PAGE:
This advice comes from a rather strange place, Plymouth Plantation, its a recreation of a 17th century New England village, a living history museum, period dress, period weapons are carried around and fired with blanks, a recreation of a Wampanoag Village with actual Wampanoag as the living history teachers.
I remember being young and with a school group and one of my classmates asked, "is it better to cold or hot."
The man, who was portraying a pilgrim said, "its better to be cold than hot, there are things you can do about it after all."
I was young and at the time I hated the cold, I hated winter, and I wanted to move to phoenix arizona so I would never be cold again. (I am not making any of that up and I like cold weather now, If I was going to move to the southwest I'd move to new mexico where they do get snow, and I do like winter.)
So I remember thinking that the guy was wrong.
Now a couple of things happened, first in the 2011 Halloween Nor'easter a few years back I like many other New Englanders lost power for days, and I had a chest cold that due to the actual cold developed into pneumonia, but we powered through, we had both fireplaces going (the people who built this house had an addition installed where they put another fireplace giving them two, don't ask me why.) and we wore warm clothes and we covered ourselves in as many blankets as possible, we were out of power for four days and it took the goddamn electric company five minutes to fix it, the only reason we got it restored after four days instead of like seven was because a neighbor flagged down a passing national grid van and asked them what was going on, five minutes later we had power. It turns out they had to do something to one of the boxes nearby. i've lost power during a snowstorm, Most New Englanders have but the whole pneumonia thing makes this one stick out to me.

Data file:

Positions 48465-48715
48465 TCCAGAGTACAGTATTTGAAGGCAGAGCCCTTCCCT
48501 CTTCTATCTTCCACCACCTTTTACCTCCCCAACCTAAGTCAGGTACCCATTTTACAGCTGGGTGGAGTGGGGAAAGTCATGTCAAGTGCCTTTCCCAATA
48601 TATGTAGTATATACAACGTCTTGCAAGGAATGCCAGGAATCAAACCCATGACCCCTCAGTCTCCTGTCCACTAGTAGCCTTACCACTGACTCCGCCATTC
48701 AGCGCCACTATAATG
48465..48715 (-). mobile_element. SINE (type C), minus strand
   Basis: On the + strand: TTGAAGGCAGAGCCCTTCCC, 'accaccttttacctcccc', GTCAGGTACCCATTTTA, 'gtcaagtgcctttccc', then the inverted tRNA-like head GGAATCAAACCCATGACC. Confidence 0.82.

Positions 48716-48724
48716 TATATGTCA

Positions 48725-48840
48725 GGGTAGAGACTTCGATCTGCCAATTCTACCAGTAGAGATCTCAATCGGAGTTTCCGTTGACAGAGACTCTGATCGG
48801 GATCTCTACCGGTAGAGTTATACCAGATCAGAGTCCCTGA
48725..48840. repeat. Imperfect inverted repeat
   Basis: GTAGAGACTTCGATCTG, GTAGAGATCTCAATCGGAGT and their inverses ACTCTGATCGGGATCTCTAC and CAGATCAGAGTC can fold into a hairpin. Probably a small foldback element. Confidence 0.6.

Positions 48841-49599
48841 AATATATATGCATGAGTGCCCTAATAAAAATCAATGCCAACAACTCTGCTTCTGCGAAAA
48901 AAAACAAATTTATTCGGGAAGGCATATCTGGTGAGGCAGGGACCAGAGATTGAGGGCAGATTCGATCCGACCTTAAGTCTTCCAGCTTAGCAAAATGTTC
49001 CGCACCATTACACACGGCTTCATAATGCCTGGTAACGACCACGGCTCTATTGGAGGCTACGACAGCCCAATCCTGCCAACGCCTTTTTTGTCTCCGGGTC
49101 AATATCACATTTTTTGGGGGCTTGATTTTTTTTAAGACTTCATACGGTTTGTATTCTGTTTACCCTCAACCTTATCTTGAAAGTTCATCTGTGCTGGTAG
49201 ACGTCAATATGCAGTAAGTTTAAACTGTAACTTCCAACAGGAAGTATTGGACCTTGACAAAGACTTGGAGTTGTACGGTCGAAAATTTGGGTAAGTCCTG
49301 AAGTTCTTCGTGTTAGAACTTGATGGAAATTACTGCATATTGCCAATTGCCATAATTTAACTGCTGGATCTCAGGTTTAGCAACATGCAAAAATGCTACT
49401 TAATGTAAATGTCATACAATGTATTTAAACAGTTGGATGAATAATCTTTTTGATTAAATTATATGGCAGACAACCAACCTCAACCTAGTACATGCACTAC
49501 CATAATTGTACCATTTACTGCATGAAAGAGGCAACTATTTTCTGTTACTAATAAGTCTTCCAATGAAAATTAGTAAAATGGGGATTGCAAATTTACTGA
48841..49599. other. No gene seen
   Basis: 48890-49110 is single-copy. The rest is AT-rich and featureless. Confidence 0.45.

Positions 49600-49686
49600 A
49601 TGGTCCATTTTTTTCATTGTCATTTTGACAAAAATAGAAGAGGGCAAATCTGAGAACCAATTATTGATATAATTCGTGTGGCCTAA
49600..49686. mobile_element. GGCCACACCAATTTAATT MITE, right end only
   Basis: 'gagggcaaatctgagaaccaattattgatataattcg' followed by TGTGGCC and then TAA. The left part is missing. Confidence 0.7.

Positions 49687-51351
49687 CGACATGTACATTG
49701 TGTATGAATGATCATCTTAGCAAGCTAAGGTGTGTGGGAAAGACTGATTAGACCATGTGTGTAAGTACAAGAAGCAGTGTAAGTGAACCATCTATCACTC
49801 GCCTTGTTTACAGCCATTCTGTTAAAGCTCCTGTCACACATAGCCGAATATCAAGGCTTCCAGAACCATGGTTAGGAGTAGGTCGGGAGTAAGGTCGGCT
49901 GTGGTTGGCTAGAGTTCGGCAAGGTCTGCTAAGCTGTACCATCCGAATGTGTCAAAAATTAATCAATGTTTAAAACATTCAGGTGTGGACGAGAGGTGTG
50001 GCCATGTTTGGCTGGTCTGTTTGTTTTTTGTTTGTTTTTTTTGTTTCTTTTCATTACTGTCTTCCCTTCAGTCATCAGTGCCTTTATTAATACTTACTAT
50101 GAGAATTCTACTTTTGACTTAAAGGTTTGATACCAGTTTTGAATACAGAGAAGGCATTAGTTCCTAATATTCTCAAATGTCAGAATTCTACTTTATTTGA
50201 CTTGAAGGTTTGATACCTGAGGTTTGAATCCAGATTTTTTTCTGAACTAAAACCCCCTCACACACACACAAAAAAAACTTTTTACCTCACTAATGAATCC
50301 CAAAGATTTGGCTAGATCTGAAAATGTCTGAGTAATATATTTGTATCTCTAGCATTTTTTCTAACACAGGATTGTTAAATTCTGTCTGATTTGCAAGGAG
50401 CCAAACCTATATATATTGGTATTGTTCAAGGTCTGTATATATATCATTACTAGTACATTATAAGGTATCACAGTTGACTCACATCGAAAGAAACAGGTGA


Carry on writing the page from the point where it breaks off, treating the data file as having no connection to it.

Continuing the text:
Now when the people affected by hurricane Irma people didn't have the ability to cool down, they just had to suffer through it, when we could put on heavy clothes and light a fire and I don't know why but I thought of that time in Plymouth plantation, of that school trip, and I realize, the guy was right.